O’Brien is born Ellen Lucy O’Brien on June 4, 1864, at Cahirmoyle, County Limerick. She is the eldest child of Edward William O’Brien and Mary O’Brien (née Spring Rice). Her siblings are Lucy and Dermod, with Dermod also becoming an artist. Her father is a landowner, and her mother is a sculptor and painter and sister of Thomas Spring Rice. Her grandfather is William Smith O’Brien.
While a young child, O’Brien spends two years living on the French Riviera from 1866 to 1868. Her mother later dies of tuberculosis, and the three children are raised by their aunt, the writer and nationalist, Charlotte Grace O’Brien. Their father remarries in 1880, to Julia Marshall, with whom he has two sons and two daughters.
O’Brien attends school in England from 1879, and later enrolls to study painting at the Slade School of Fine Art. She meets Walter Osborne through her brother Dermod, and considers herself engaged to him, but Osborne dies on April 24, 1903. A portrait of O’Brien by Osborne is held in the Hugh Lane Gallery.
O’Brien returns to Ireland, and begins to paint miniatures on ivory using a magnifying glass. She also paints watercolour landscapes. Her first exhibition with the Royal Hibernian Academy (RHA) is in 1896, where she shows three works including Sketch near Malahide. She exhibits with the RHA on and off until 1922. During some of her time in Dublin, she lives with her half-brother, Edward Conor Marshall O’Brien, on Mount Street.
As part of an exhibition of Irish painters, O’Brien exhibits a number of portrait miniatures at the London Guildhall in 1904. The 1906 Oireachtas na Gaeilge features a number of her paintings, and in the same year she becomes honorary secretary of a newly established art committee. At the Munster–Connacht exhibition in Limerick of 1906, she exhibits a miniature of William Smith O’Brien amongst her 12 works on show. She produces many portraits, including one of Douglas Hyde, which is exhibited by the RHA in 1916.
O’Brien is an early member of the Gaelic League, being present at its first Oireachtas na Gaeilge in 1897, and founding the Craobh na gCúig gCúigí (Branch of the Five Provinces). In 1905, she writes a long letter in defence of Douglas Hyde and the Gaelic League in The Church of Ireland Gazette. She holds meetings of Craobh na gCúig gCúigí in her flat at 7 St. Stephen’s Green every Saturday night in 1907. In 1911, she founds Coláiste Eoghain Uí Chomhraí (O’Curry Irish College) in Carrigaholt, County Clare, which is named in honour of Eugene O’Curry, with the help of her cousin and friend Mary Spring Rice.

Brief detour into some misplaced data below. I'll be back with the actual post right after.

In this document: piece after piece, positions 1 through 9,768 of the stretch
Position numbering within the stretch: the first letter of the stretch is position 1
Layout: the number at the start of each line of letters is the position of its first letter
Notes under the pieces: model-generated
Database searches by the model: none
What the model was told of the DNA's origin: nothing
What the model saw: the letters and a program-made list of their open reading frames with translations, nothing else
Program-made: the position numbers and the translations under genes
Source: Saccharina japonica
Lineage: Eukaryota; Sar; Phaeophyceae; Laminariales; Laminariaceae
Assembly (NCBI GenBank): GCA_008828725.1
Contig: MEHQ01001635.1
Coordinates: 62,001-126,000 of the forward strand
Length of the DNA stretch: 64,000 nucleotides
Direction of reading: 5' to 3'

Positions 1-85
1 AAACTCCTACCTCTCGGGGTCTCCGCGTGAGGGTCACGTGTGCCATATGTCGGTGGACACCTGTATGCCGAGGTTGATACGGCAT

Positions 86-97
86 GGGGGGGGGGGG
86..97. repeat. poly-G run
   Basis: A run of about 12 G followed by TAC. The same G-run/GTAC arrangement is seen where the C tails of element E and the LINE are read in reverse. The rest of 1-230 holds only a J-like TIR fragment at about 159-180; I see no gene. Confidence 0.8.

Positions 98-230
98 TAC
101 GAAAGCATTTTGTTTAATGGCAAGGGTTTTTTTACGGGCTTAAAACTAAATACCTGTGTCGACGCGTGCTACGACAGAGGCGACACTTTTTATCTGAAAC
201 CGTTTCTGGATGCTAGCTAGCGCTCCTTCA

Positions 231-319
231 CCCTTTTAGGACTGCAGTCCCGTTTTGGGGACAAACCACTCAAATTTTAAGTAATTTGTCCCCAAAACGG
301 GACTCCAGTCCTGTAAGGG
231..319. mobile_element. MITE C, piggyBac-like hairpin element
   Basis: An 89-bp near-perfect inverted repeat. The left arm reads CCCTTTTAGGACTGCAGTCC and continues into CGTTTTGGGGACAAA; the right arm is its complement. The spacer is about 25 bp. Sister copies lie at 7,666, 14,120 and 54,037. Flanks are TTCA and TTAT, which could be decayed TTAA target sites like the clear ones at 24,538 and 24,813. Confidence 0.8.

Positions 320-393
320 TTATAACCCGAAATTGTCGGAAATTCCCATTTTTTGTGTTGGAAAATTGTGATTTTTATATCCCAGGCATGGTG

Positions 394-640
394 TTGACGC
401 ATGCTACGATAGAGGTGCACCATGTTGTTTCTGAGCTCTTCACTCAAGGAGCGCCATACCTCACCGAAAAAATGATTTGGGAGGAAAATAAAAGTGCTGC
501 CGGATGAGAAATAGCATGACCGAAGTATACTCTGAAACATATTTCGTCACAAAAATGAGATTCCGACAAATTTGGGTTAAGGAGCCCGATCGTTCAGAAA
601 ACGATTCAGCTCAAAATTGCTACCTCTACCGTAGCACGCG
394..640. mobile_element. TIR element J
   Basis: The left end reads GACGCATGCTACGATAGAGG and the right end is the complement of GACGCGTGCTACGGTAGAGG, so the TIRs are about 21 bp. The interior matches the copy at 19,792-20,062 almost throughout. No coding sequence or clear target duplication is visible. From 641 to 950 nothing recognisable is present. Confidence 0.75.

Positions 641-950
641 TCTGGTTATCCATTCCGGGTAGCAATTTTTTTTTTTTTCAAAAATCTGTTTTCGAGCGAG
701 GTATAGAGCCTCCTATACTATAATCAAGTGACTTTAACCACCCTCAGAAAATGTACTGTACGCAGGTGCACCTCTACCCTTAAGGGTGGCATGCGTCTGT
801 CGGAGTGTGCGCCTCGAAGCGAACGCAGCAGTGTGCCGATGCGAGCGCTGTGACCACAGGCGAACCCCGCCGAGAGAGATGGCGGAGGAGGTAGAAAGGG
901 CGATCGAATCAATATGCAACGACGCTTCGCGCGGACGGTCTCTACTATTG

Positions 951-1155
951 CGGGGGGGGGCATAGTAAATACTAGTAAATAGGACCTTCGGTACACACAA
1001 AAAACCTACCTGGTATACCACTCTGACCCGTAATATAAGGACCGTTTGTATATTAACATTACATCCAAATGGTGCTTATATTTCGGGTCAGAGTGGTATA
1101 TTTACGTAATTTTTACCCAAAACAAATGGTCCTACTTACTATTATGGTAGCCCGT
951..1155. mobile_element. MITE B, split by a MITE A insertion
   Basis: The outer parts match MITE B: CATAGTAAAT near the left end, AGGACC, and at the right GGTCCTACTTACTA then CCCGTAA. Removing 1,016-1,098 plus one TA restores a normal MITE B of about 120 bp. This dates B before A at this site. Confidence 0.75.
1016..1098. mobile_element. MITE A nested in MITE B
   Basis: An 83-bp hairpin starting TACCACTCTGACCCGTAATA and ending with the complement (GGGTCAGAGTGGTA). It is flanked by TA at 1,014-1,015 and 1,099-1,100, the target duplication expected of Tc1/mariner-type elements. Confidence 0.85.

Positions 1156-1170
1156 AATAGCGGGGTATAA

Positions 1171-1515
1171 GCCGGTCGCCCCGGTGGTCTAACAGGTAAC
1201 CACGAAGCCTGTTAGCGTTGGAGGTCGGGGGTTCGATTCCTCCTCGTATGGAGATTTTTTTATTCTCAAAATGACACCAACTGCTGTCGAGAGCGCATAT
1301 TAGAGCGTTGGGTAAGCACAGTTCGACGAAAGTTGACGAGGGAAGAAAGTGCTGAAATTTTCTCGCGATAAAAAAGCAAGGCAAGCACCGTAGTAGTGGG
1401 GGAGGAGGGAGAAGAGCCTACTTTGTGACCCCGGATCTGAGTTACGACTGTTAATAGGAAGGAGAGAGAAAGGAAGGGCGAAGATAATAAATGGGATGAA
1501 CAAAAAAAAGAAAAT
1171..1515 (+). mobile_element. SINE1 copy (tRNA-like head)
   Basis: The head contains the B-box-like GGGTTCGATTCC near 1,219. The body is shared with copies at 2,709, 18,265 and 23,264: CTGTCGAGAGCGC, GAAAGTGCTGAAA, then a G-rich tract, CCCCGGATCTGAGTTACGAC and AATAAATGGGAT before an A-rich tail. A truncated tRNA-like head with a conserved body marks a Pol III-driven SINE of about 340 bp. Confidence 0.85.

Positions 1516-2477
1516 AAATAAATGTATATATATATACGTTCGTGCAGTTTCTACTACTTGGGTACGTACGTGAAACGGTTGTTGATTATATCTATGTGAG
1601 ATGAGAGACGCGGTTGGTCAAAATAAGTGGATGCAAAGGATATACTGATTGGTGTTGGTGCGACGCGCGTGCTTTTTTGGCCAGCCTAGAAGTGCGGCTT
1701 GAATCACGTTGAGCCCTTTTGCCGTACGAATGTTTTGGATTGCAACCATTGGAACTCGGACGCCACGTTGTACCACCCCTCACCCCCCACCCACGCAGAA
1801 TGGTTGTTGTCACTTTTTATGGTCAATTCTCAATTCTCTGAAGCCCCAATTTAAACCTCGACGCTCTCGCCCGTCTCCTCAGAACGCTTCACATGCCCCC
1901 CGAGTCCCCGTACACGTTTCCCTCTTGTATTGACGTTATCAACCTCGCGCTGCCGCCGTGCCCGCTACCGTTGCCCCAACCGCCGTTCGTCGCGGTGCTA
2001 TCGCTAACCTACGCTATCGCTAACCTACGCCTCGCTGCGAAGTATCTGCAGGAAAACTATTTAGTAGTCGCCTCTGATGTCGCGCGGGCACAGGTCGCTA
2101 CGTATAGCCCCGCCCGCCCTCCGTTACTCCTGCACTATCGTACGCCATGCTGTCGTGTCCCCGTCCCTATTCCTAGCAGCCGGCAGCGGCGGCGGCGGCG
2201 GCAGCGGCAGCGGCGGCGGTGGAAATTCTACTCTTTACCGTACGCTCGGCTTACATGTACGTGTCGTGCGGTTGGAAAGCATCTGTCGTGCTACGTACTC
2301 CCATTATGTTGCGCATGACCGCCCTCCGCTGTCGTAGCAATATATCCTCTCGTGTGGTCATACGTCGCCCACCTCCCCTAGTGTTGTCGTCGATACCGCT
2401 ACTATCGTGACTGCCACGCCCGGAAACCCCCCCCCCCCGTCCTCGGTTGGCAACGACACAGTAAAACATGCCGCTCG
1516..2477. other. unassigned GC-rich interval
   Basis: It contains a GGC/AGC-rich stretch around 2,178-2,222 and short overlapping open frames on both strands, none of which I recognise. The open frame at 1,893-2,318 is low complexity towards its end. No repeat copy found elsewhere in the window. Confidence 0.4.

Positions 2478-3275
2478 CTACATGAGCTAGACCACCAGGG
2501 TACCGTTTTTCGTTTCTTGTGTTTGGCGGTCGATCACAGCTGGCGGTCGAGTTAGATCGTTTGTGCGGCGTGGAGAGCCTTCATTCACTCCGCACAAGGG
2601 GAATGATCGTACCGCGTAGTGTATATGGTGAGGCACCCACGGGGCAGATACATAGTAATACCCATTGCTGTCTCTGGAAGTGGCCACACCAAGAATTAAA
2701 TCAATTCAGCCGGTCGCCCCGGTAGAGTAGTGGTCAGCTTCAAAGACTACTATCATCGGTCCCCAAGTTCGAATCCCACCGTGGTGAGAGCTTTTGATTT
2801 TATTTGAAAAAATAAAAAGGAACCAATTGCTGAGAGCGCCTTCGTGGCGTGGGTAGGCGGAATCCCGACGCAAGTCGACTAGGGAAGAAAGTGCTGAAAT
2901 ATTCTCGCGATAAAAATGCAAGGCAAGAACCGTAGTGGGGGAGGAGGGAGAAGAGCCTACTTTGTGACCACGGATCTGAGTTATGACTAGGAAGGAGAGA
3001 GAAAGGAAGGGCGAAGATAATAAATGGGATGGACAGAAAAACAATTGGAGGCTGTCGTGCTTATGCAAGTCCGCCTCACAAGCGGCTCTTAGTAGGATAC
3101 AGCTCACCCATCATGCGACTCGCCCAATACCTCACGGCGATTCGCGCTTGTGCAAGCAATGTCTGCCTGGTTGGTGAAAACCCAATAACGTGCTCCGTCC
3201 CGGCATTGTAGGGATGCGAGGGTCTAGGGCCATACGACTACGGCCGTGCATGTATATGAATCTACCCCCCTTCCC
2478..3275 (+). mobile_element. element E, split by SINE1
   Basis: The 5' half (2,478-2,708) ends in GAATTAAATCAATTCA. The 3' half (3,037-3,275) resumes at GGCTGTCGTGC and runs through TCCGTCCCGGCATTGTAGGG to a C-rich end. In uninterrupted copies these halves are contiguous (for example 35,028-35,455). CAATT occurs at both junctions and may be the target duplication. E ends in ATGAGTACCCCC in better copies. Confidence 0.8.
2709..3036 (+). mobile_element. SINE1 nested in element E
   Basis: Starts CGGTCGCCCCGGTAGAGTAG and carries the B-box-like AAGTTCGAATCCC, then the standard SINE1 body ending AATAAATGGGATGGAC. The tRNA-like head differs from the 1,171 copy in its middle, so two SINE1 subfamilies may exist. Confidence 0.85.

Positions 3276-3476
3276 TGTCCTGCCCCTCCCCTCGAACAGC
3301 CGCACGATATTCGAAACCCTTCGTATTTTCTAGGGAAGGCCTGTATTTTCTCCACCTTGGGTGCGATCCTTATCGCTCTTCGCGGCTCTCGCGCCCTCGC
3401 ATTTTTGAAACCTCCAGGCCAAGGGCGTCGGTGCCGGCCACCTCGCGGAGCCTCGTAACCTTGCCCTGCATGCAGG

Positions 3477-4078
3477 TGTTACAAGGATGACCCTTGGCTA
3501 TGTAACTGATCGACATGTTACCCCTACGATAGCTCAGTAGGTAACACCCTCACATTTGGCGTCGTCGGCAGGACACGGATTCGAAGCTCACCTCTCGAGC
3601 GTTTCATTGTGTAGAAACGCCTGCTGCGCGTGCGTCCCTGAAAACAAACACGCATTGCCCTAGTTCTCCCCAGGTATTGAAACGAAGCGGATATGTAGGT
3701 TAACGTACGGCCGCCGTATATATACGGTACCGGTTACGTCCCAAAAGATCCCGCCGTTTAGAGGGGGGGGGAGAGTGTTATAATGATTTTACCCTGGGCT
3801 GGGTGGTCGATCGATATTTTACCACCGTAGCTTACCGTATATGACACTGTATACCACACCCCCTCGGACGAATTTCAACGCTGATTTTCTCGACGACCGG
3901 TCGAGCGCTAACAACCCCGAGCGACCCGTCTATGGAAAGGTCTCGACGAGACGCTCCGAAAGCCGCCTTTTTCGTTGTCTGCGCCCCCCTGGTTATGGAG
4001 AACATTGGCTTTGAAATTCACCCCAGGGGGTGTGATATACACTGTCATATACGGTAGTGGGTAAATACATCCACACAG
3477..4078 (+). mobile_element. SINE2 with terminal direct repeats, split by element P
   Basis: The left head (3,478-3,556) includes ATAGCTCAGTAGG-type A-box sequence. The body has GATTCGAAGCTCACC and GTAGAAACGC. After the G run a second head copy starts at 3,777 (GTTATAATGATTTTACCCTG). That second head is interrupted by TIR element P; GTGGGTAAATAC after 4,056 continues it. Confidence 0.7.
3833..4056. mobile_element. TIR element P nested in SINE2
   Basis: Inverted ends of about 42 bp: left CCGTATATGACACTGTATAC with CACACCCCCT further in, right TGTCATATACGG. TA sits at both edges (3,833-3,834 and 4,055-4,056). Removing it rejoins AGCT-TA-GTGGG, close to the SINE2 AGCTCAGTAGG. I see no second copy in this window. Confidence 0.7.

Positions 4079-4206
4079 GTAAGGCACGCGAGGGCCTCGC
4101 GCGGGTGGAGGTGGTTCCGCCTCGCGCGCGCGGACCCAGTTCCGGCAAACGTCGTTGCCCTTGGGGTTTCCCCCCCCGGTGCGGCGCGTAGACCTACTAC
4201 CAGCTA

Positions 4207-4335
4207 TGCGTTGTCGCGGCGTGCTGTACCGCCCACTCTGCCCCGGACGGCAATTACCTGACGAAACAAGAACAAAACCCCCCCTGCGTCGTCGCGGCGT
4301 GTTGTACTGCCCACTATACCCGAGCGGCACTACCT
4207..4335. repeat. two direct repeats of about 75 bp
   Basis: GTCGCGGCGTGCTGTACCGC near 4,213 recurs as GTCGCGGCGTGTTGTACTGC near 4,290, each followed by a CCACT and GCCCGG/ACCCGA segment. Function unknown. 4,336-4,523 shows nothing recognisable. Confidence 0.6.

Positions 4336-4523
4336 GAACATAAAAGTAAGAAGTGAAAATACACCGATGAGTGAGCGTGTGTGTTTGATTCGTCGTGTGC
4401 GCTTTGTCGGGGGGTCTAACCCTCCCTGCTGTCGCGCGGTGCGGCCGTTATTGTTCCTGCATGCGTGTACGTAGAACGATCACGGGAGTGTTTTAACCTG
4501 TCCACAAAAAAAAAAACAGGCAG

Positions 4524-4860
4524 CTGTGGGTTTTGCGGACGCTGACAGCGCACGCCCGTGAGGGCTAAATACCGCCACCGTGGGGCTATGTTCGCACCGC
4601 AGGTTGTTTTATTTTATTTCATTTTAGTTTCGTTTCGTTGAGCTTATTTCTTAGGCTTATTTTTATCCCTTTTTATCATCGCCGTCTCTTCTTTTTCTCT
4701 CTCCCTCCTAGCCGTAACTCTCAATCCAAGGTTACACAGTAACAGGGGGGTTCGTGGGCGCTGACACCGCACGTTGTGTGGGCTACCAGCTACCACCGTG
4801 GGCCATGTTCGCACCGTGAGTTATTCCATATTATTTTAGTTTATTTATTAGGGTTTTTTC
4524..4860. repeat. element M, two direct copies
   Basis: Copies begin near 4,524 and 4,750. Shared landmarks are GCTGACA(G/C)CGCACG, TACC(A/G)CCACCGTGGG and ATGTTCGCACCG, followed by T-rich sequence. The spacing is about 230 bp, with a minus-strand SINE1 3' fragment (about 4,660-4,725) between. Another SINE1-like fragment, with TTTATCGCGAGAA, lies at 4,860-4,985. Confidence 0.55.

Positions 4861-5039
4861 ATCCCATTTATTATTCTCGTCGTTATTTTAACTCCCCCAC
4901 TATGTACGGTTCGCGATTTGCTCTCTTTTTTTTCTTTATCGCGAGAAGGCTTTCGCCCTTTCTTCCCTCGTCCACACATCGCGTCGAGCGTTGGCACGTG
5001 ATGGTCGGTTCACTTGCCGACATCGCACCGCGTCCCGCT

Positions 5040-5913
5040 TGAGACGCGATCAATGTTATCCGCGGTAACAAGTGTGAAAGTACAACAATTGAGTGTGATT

One of her ultimate goals is to create a national Irish church, which would unite Protestants and Catholics through the Irish language. To this end, she establishes the Irish Guild of the Church with Seoirse de Rút in 1914. The aim of the organisation is to provide a communal union for members of the Church of Ireland who are dedicated to “Irish Ireland” ideals.
Acting as a representative for the Gaelic League, she travels to the United States with Fionan MacColuim in 1914 to 1915, to fund raise and promote Irish art and industries. At Coláiste Eoghain Uí Chomhraí, she stresses the importance of the Irish language in the home, as well as the skills of housewives and those in domestic service in strengthening the language and Irish culture.
O’Brien notes that she initially thought that the 1916 Easter Rising was “in the nature a demonstration against conscription as it had been announced that the volunteers would resist disarmament.” She is staying with the Hydes at 1 Earlsfort Place during the Rising, as her flat at College Park Chambers had been destroyed. She protests the conscription bill in Ireland as a mass meeting of women at the Mansion House in 1918. She launches the Gaelic Churchman in 1919 as the official publication of the Irish Guild of the Church. In one article entitled A plea for the Irish services, she promotes her campaign for Irish language services in Protestant churches. In her capacity of vice-president of the guild, she invites Éamon de Valera to attend one of their meetings in 1921.
O’Brien dies suddenly on April 1, 1925 while visiting Dermod at 66 Elm Park Gardens, London. She is buried at the family plot in Cahirmoyle.
(Pictured: Nelly O’Brien by Sir Joshua Reynolds, 1723-1792)